• Increased risk of bipolar disorder
    • Impaired motor skills learning
    • Increased risk of high cortisol levels when under stress
    • Lower levels of platelet MAO
    • D2 receptor DRD2 A1/A2 polymorphism
    • For Hispanics, 9 times more likely to develop heroin addiction ; risk of bi-polar issues
    • Increased risk for panic disorder (1.7x more likely)
    • Risk and intensity of functional somatic syndromes (CFS, FM)
    • Normal pain sensitivity
    • Variance in ‘self-referential’ processing in the brain
    • Higher ‘g’ score (general cognitive ability)
    • Increased ‘process reward’ from staring at smiling faces

    Methylation

    • MTHFR Polymorphisms Affecting Enzyme Activity
    • Risk of asthma, ADHD and Parkinson’s disease from high histamine
    • Epistatic subtle variants in COMT activity and pain sensitivity
    • Higher B12 Levels
    • Approximately​ 50% reduction ​in tetrahydrobiopterin (BH4) production and total biopterins
    • Risk of methyl trapping from high-dose/ premature methylation supplementation

    Auto-Immune/ Inflammatory

    • ‘Outside-in’ versus ‘inside-out’ genesis of atopic dermatitis.
    • Significant autoimmune disorder risk (HLA-DRA)
    • Moderate autoimmune disorder risk (HLA-DRA)
    • Increase risk of rheumatoid arthritis
    • Decreased soluble adhesion factors
    • Risk of autoimmune disorder/ gluten sensitivity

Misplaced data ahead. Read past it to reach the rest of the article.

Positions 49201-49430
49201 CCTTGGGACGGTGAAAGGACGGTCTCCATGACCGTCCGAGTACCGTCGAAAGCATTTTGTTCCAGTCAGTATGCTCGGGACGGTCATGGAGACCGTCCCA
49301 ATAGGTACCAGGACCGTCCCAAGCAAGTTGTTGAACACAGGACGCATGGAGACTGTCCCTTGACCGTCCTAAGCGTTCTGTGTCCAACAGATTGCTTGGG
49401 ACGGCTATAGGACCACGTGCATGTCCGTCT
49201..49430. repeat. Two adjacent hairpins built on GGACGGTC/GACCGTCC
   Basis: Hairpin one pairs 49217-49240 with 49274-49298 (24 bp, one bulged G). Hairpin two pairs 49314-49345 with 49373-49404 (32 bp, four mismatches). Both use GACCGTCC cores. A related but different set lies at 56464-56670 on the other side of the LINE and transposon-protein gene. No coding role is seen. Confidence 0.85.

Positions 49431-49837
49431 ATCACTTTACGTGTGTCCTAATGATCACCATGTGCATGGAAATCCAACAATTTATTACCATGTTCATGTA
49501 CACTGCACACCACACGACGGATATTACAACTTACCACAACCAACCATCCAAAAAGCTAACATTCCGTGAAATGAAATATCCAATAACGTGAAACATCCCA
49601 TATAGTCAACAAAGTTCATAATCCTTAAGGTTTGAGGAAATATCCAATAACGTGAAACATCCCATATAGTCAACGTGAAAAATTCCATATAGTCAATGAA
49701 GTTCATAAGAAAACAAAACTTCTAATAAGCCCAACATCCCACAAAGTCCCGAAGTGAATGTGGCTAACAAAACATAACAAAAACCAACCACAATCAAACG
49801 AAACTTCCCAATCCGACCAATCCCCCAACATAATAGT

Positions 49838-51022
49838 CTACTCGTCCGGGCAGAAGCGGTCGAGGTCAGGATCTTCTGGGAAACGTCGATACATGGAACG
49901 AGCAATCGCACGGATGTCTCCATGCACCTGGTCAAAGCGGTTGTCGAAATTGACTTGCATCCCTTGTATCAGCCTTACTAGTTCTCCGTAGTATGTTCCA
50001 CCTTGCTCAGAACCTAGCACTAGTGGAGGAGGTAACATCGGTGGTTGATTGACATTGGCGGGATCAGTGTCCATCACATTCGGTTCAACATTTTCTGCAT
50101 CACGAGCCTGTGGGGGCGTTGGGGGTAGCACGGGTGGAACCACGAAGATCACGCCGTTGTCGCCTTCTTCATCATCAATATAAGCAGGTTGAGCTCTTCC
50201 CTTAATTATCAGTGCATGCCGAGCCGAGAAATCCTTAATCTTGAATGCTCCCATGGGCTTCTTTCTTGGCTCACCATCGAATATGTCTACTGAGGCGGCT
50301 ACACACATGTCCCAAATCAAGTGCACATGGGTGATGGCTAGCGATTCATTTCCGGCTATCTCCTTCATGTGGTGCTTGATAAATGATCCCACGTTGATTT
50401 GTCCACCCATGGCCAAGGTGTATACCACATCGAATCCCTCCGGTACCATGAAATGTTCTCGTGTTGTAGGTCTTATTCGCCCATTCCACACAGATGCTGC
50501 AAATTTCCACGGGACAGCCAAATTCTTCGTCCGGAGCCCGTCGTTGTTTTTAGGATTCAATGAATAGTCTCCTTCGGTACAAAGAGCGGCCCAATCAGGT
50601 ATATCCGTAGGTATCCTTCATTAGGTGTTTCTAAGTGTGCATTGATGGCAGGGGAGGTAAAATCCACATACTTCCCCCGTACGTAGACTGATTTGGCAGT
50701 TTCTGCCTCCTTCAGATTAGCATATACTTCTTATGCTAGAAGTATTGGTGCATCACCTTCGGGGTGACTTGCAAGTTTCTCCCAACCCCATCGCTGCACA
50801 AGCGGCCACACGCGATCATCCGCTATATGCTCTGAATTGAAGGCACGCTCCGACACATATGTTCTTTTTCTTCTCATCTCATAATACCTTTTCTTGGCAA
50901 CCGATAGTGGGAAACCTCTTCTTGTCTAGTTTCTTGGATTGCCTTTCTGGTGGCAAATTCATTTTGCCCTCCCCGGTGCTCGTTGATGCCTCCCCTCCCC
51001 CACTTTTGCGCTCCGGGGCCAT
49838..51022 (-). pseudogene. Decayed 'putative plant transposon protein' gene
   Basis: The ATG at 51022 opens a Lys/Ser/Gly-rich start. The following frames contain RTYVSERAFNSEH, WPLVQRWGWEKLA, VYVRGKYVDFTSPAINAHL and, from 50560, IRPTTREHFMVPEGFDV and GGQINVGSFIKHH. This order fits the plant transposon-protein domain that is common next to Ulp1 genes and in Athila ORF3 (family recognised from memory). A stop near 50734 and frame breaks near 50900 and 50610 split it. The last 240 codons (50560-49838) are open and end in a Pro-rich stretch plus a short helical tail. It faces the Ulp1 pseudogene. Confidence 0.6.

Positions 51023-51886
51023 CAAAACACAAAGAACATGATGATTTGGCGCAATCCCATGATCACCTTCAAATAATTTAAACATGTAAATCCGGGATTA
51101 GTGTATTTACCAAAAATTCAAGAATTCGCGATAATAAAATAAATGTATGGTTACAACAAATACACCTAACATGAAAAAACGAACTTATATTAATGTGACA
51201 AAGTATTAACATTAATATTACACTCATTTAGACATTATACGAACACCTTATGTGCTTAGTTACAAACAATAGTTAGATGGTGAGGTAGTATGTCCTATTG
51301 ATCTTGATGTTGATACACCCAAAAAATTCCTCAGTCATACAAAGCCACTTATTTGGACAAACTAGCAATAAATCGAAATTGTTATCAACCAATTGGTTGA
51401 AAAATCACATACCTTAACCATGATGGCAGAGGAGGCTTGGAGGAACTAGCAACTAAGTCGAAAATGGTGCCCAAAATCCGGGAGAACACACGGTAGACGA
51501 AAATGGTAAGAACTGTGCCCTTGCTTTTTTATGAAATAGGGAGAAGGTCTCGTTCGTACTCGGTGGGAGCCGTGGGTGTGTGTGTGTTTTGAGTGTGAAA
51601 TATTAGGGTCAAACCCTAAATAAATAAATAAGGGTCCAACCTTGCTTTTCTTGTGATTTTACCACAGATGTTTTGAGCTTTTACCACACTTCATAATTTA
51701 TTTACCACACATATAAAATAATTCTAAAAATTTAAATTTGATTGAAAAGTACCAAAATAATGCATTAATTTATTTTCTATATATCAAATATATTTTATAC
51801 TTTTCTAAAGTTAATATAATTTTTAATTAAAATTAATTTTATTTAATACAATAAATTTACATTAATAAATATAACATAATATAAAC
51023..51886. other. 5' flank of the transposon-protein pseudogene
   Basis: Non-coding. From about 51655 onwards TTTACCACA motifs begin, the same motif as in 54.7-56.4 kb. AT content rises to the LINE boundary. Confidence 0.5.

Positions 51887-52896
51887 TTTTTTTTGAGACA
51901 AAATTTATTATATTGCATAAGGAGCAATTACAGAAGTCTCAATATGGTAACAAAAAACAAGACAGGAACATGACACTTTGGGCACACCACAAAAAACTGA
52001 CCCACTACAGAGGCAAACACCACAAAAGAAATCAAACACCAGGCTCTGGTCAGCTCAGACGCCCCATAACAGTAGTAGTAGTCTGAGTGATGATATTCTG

• Risk of autoimmune disorder/ gluten sensitivity
    • Lower disorder/ gluten sensitivity risk (HLA-DQA1)
    • C-Reactive Protein Genotypes, Nutritional Status and Inflammation
    • Increased risk of allergic asthma
    • HLA genotypes and haplotypes
    • Increased risk of Crohn’s disease
    • Reduced risk (0.26) of Crohn’s disease and ulcerative colitis
    • Risk of Crohn’s disease
    • Increased risk of cluster headaches
    • Increased risk of migraine without aura
    • Increased headache frequency/use of analgesics medication
    • Increased risk of several autoimmune diseases
    • Increased risk of chronic fatigue syndrome
    • Slightly higher risk (1.17) of atopic dermatitis
    • Normal susceptibility to development of childhood asthma
    • Significantly increased risk several autoimmune diseases
    • Increased risk of rheumatoid arthritis

    Diet and Lifestyle

    • Effects of TP53/ high fat diet on Type 2 diabetes and obesity
    • Any type of exercise results in weight loss
    • High energy exercise required for weight loss
    • Balanced diet works best
    • Benefits from low-fat diet
    • Problematic effects from high fat diet
    • Benefits from low-carb diet
    • Novelty-seeking behavior
    • Possible high pain sensitivity
    • Possible low pain sensitivity
    • CYP1A2 ‘slow metabolizer’ Caffeine sensitivity
    • Ethanol biodisposition
    • Slower response to the effects of alcohol
    • Normal/increased rate of aging, reduced risk of dementia